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J Invest Dermatol. 2018 Jul;138(7):1601-1608. doi: 10.1016/j.jid.2018.01.019. Epub 2018 Feb 7.

Inhibition of Human Tyrosinase Requires Molecular Motifs Distinctively Different from Mushroom Tyrosinase.

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Front End Innovation, Beiersdorf AG, Hamburg, Germany.
DASS Manuscript, Haymarket, Virginia, USA.
Institute of Physiological Chemistry, Philipps University, Marburg, Germany.
Front End Innovation, Beiersdorf AG, Hamburg, Germany. Electronic address:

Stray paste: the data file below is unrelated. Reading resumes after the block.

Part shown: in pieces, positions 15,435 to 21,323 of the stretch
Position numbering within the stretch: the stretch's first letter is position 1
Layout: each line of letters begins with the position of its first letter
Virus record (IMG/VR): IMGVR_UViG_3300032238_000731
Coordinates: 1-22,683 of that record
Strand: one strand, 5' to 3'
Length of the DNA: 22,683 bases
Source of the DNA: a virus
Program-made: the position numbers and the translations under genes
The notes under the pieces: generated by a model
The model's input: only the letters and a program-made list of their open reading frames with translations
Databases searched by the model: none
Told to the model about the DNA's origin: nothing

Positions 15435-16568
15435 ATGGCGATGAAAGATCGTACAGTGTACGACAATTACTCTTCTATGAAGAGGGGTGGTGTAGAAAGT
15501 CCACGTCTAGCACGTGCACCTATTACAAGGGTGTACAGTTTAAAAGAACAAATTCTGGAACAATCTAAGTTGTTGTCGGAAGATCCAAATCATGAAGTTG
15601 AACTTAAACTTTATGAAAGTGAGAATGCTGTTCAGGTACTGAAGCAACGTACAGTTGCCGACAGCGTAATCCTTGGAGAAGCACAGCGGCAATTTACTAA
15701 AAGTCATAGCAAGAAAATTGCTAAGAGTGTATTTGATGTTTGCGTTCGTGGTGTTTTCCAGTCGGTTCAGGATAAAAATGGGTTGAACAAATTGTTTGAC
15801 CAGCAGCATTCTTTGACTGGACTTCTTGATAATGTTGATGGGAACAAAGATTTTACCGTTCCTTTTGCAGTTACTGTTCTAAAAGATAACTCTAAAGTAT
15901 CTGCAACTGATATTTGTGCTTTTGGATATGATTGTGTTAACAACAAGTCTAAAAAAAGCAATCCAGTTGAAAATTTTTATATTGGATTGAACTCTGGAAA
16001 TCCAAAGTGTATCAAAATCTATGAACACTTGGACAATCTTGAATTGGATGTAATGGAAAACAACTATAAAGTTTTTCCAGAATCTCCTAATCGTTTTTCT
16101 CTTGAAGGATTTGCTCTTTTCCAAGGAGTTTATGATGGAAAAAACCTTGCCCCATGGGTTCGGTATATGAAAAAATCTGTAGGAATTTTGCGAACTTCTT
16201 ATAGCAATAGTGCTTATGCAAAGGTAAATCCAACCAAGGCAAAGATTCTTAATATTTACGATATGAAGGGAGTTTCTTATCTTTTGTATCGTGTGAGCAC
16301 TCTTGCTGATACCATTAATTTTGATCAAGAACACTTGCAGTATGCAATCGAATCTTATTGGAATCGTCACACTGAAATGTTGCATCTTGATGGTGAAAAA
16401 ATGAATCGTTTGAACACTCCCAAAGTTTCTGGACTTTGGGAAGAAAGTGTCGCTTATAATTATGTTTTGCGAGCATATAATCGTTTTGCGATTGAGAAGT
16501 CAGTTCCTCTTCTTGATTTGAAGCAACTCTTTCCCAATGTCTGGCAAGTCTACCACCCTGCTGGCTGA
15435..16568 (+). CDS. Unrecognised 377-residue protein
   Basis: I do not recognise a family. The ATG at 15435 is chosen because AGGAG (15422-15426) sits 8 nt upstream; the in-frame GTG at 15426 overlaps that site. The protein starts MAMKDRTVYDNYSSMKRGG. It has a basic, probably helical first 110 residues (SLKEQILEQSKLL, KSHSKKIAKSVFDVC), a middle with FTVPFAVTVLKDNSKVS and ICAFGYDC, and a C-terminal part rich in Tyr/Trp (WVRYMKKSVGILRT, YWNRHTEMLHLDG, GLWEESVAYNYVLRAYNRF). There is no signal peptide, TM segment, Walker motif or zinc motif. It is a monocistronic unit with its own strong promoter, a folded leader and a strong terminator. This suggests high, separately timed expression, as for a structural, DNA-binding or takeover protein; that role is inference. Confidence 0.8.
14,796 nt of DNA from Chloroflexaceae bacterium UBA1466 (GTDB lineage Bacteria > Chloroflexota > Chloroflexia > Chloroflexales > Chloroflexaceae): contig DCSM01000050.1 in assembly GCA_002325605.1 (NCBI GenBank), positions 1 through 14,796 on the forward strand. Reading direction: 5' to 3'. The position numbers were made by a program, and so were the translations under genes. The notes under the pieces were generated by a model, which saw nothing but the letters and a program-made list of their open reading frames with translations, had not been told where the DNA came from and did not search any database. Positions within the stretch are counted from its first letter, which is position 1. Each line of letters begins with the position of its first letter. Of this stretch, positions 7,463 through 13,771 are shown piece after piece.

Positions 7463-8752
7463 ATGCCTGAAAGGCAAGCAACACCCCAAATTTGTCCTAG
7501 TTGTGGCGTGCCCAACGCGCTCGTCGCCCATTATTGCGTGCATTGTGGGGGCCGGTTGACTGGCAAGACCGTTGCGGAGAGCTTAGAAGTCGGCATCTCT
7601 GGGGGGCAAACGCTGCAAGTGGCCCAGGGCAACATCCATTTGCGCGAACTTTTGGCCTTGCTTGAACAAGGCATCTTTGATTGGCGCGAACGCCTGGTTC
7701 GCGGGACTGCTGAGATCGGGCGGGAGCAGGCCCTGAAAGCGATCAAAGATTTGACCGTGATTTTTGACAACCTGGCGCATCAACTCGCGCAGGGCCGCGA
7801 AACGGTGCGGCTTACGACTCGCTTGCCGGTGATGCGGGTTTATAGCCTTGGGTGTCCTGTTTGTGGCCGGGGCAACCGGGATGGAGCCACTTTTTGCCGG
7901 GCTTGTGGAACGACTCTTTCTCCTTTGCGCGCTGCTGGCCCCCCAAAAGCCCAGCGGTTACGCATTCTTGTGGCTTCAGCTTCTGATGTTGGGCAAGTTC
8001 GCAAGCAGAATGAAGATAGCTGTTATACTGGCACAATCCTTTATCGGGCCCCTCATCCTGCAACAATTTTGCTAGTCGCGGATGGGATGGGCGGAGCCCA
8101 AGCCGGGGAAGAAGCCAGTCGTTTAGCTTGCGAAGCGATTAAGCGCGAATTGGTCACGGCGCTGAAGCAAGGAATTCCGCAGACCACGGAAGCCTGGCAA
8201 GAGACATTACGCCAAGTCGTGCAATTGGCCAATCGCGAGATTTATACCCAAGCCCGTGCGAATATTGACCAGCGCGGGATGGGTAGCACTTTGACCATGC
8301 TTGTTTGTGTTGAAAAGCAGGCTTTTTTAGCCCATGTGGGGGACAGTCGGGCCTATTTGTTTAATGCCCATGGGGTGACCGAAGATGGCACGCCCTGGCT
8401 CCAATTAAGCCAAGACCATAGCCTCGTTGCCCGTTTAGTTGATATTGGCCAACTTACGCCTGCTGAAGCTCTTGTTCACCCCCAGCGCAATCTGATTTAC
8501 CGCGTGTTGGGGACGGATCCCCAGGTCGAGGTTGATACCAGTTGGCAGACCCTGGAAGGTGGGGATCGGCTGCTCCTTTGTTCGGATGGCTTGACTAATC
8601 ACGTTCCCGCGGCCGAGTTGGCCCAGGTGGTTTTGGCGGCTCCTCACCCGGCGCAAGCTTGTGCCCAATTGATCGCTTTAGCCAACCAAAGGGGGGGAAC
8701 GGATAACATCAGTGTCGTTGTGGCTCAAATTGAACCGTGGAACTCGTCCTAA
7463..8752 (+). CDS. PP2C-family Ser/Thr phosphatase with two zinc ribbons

Tyrosinase is the rate-limiting enzyme of melanin production and, accordingly, is the most prominent target for inhibiting hyperpigmentation. Numerous tyrosinase inhibitors have been identified, but most of those lack clinical efficacy because they were identified using mushroom tyrosinase as the target. Therefore, we used recombinant human tyrosinase to screen a library of 50,000 compounds and compared the active screening hits with well-known whitening ingredients. Hydroquinone and its derivative arbutin only weakly inhibited human tyrosinase with a half-maximal inhibitory concentration (IC50) in the millimolar range, and kojic acid showed a weak efficacy (IC50 > 500 μmol/L). The most potent inhibitors of human tyrosinase identified in this screen were resorcinyl-thiazole derivatives, especially the newly identified Thiamidol (Beiersdorf AG, Hamburg, Germany) (isobutylamido thiazolyl resorcinol), which had an IC50 of 1.1 μmol/L. In contrast, Thiamidol only weakly inhibited mushroom tyrosinase (IC50 = 108 μmol/L). In melanocyte cultures, Thiamidol strongly but reversibly inhibited melanin production (IC50 = 0.9 μmol/L), whereas hydroquinone irreversibly inhibited melanogenesis (IC50 = 16.3 μmol/L). Clinically, Thiamidol visibly reduced the appearance of age spots within 4 weeks, and after 12 weeks some age spots were indistinguishable from the normal adjacent skin. The full potential of Thiamidol to reduce hyperpigmentation of human skin needs to be explored in future studies.

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